Elections Bill will deliver on manifesto pledges to protect our democracy
Legislation will make sure elections are secure, modern and fair
Measures include securing the ballot, introducing digital imprints and tightening up rules on electoral intimidation
The Elections Bill will update elections law and deliver on a number of manifesto commitments to protect our democracy, and ensure that it remains secure, modern, transparent and fair.
A range of new measures will keep our electoral system up-to-date, including tighter new laws to stamp out the potential for electoral fraud, make our politics more transparent and further protect our elections from foreign interference.
Minister of State for the Constitution and Devolution, Chloe Smith, said:
Our democracy is precious, and to continue to protect it, we need to update our laws to ensure they are fit for purpose and in line with the modern world.
The Bill will strengthen the integrity of our elections, by increasing transparency, fairness and accountability; providing more protection for candidates and voters; and making our polls more inclusive.
And crucially it will provide more protection for both candidates and voters. Robust debate has always been a fundamental part of our democracy, and freedom of expression is part of its appeal – but a line is crossed when disagreement mutates into intimidation and abuse that shuts down free debate.
The Elections Bill places British citizens’ participation at the heart of our democracy, supporting voters to make their choices freely, securely and in an informed way.
Stealing someone’s vote is stealing their voice – so to stamp out any potential for voter fraud, the Elections Bill will include sensible safeguards for postal and proxy voting, which will see party campaigners banned from handling postal votes, put a stop to postal vote harvesting and make it an offence for a person to attempt to find out or reveal who an absent voter has chosen to vote for.
The Bill will strengthen the security of the voting process by introducing a requirement for voters to show an approved form of photographic identification before collecting their ballot paper to vote in a polling station. This will bring the rest of the UK in line with Northern Ireland, where photo identification has been used successfully since 2003. And, for any eligible voter who does not have one of a broad range of accepted identification documents, a free, locally issued Voter Card will be available from their local authority.
Collectively, these measures serve to reassure electors that their vote, regardless of the method they choose to use, is secure.
The Parliamentary by-election in Batley and Spen has seen disturbing scenes of intimidation of candidates and campaigners. Elsewhere, a Member of Parliament has had to be moved to a safe house after death threats, and in Lanarkshire, a councillor has been targeted in an arson attack for the third time.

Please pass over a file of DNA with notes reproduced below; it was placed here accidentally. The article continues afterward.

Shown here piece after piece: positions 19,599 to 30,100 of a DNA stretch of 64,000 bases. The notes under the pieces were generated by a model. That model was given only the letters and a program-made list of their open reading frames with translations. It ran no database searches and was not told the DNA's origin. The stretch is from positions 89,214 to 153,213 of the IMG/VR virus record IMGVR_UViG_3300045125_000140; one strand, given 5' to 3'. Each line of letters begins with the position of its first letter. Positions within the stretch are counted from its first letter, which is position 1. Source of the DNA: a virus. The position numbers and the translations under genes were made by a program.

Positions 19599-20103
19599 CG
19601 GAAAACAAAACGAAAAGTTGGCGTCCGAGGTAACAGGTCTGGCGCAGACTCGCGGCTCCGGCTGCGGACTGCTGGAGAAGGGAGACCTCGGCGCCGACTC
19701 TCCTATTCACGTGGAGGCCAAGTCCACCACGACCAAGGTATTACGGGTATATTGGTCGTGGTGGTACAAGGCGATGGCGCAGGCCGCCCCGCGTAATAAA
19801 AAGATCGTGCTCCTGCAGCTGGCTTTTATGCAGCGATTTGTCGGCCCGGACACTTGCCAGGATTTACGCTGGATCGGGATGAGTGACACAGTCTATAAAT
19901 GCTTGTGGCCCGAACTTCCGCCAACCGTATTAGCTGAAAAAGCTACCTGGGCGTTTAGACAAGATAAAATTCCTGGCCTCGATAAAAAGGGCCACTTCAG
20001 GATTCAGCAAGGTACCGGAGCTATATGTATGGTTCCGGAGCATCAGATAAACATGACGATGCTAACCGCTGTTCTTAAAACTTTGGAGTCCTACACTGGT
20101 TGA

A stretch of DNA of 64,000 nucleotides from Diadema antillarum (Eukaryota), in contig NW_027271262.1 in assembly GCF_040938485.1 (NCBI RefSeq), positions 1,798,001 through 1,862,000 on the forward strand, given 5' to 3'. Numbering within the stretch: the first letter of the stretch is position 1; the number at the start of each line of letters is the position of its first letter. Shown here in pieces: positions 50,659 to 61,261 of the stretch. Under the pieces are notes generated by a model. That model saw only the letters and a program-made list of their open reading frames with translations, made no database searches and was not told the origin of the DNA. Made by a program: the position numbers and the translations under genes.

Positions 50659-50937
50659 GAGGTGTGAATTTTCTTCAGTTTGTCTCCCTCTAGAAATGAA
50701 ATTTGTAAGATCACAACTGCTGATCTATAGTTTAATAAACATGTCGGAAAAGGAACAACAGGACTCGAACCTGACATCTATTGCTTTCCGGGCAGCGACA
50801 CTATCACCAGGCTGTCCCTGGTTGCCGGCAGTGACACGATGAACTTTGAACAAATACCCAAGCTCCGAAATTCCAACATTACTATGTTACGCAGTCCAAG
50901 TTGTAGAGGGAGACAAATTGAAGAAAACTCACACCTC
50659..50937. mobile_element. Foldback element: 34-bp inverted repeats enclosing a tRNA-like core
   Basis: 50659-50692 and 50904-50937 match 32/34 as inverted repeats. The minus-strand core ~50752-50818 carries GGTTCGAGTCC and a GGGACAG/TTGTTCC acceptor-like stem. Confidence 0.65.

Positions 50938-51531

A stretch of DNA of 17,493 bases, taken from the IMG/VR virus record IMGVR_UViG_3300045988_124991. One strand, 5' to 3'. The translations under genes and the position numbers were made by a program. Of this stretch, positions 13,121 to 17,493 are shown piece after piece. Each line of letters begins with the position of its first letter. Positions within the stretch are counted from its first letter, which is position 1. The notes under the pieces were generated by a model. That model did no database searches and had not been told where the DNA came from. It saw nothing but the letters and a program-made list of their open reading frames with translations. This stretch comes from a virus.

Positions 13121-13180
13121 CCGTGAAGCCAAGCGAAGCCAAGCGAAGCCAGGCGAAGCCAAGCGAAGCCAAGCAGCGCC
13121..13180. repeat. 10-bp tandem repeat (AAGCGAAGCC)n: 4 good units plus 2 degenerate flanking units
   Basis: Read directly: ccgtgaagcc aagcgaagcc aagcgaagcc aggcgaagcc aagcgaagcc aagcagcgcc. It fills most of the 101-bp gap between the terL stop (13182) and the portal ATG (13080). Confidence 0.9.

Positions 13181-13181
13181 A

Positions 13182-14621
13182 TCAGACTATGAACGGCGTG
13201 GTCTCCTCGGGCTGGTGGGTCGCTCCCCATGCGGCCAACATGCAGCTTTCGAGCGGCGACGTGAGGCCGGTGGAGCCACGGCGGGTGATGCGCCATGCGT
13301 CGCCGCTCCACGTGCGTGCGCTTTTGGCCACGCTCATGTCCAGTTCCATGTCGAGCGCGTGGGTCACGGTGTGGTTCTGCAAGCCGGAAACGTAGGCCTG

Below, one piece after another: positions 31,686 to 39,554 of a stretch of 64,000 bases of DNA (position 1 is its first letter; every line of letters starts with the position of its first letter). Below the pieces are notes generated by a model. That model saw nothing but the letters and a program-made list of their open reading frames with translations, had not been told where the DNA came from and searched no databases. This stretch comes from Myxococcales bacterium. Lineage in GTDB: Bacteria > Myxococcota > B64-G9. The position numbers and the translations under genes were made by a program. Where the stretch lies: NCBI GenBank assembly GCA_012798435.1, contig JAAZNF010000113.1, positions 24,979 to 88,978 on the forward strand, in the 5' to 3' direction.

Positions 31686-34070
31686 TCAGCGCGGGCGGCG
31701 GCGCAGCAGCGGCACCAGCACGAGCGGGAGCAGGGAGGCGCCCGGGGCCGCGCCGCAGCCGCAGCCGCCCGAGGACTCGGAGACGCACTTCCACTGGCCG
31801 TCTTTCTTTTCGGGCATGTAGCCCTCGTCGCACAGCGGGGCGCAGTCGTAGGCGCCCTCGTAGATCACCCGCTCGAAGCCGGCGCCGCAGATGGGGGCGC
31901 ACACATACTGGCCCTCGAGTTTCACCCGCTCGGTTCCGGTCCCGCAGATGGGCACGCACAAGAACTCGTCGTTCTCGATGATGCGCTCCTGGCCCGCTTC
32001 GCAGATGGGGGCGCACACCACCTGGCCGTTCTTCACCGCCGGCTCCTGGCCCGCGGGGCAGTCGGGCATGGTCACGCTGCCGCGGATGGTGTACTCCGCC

To help maintain public confidence in the democratic debate, the Bill also includes a package of measures to support voters to make informed choices at the ballot box, free from interference or abuse.
A new electoral sanction will be introduced to protect campaigners and those standing for or holding elected office from inexcusable intimidatory or abusive behaviour – both in person or online. To further protect voters, the Bill will make it clearer in law what constitutes ‘undue influence’ of a voter, to better enable prosecutions.
A new digital imprints regime, which will be one of the most comprehensive in the world today, will require political campaigners to explicitly declare who they are when promoting campaign content online and on whose behalf, so that voters are clear who is trying to influence them.
Measures will increase transparency in political campaigning and safeguard our democracy from foreign interference by changing the law so that only UK based – or otherwise eligible sources with a genuine and legitimate interest in our elections – can spend money campaigning in our elections. The creation of a new lower tier of registration for third-party campaigners spending over £10,000, will also give the public greater visibility over who is seeking to influence elections.
The Bill will also ensure effective and independent regulation of the electoral system is upheld by increasing the accountability of the Electoral Commission to Parliament.
To increase participation in our democracy, the Bill will deliver the longstanding commitment to remove the arbitrary 15 year limit on overseas electors voting in UK Parliamentary general elections. It will also update the local elections franchise in England and Northern Ireland following EU exit.
Finally, the legislation will better support voters with disabilities to exercise their democratic right, by removing restrictions on who can act as a companion to a disabled voter at the polling station and requiring local returning officers to provide support for a wider range of needs.
The Elections Bill builds upon the good progress made on our long-term objectives, as set out in the government’s wider Defending Democracy programme. The changes it will deliver will work alongside measures in the Online Safety Bill and Counter-State Threats Bills, which were announced in the most recent Queen’s Speech, to protect our globally respected UK democracy from evolving threats and ensure the systems that underpin it are fit for purpose in society today.